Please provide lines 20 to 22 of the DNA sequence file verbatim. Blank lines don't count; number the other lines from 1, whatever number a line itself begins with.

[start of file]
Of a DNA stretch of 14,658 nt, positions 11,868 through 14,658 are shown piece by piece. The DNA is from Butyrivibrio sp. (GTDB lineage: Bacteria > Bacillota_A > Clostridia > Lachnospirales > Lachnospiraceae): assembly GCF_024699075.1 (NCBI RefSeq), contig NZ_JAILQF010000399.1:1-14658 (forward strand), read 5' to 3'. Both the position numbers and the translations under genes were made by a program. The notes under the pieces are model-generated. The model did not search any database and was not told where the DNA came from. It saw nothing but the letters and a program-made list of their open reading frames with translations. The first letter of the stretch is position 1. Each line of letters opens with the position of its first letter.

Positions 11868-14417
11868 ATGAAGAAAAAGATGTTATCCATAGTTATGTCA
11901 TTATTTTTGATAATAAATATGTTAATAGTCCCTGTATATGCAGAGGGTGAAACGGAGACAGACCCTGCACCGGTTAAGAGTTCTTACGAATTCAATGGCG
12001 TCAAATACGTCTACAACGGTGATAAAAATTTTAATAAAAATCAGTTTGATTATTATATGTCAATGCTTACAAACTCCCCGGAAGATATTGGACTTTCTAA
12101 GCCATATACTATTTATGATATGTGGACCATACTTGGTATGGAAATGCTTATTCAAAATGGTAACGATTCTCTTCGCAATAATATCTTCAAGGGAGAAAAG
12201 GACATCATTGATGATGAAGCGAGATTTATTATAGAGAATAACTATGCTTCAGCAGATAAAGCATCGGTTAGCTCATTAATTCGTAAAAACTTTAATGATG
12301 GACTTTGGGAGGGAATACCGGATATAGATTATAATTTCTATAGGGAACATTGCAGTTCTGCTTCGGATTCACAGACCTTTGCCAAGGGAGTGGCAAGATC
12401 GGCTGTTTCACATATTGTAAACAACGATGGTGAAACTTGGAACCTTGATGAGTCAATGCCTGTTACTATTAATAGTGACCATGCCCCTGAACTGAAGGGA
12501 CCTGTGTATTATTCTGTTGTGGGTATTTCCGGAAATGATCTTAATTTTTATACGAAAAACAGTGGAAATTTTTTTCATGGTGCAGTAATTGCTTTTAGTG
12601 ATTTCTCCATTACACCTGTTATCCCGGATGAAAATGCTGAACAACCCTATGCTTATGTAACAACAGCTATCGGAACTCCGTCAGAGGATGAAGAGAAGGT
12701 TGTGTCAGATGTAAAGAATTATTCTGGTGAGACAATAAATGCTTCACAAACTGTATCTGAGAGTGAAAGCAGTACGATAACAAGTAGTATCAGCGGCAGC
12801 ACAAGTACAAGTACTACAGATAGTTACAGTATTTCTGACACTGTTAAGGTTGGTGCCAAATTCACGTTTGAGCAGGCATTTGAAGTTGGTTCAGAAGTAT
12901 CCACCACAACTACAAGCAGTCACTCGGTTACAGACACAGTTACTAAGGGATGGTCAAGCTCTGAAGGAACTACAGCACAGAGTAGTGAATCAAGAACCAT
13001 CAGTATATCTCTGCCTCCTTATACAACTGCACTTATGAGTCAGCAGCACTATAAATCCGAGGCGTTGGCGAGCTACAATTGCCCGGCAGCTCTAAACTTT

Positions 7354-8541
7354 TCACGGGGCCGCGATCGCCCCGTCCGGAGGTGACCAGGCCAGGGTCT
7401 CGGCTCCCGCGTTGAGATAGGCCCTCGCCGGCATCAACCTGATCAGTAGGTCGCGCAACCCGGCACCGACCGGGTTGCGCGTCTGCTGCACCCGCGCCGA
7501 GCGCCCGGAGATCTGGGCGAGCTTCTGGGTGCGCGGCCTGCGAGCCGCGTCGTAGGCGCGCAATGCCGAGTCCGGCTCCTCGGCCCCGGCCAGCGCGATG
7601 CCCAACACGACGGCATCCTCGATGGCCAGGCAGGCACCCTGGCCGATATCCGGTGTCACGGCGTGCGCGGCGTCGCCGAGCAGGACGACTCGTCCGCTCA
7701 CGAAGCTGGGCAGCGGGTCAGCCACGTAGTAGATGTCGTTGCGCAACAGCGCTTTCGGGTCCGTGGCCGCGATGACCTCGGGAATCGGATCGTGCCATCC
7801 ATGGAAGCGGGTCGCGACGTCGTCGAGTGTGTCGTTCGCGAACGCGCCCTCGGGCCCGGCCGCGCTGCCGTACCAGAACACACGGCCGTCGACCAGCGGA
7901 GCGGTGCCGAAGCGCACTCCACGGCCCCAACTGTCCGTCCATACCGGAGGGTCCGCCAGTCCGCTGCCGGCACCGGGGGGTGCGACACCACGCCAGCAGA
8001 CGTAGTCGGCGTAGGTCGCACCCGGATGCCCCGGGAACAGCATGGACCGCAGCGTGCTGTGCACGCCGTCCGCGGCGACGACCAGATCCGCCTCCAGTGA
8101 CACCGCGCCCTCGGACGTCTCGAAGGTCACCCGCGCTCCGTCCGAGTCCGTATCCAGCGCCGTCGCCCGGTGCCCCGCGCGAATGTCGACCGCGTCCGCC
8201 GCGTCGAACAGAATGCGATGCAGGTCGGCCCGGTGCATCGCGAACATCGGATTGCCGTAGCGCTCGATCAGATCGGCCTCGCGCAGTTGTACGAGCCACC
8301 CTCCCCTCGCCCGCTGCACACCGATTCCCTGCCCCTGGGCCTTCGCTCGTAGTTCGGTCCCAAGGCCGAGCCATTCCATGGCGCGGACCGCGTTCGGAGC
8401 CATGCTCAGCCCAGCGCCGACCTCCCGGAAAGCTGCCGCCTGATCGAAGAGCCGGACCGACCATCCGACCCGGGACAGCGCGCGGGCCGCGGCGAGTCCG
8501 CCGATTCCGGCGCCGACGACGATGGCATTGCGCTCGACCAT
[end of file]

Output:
7601 CCCAACACGACGGCATCCTCGATGGCCAGGCAGGCACCCTGGCCGATATCCGGTGTCACGGCGTGCGCGGCGTCGCCGAGCAGGACGACTCGTCCGCTCA
7701 CGAAGCTGGGCAGCGGGTCAGCCACGTAGTAGATGTCGTTGCGCAACAGCGCTTTCGGGTCCGTGGCCGCGATGACCTCGGGAATCGGATCGTGCCATCC
7801 ATGGAAGCGGGTCGCGACGTCGTCGAGTGTGTCGTTCGCGAACGCGCCCTCGGGCCCGGCCGCGCTGCCGTACCAGAACACACGGCCGTCGACCAGCGGA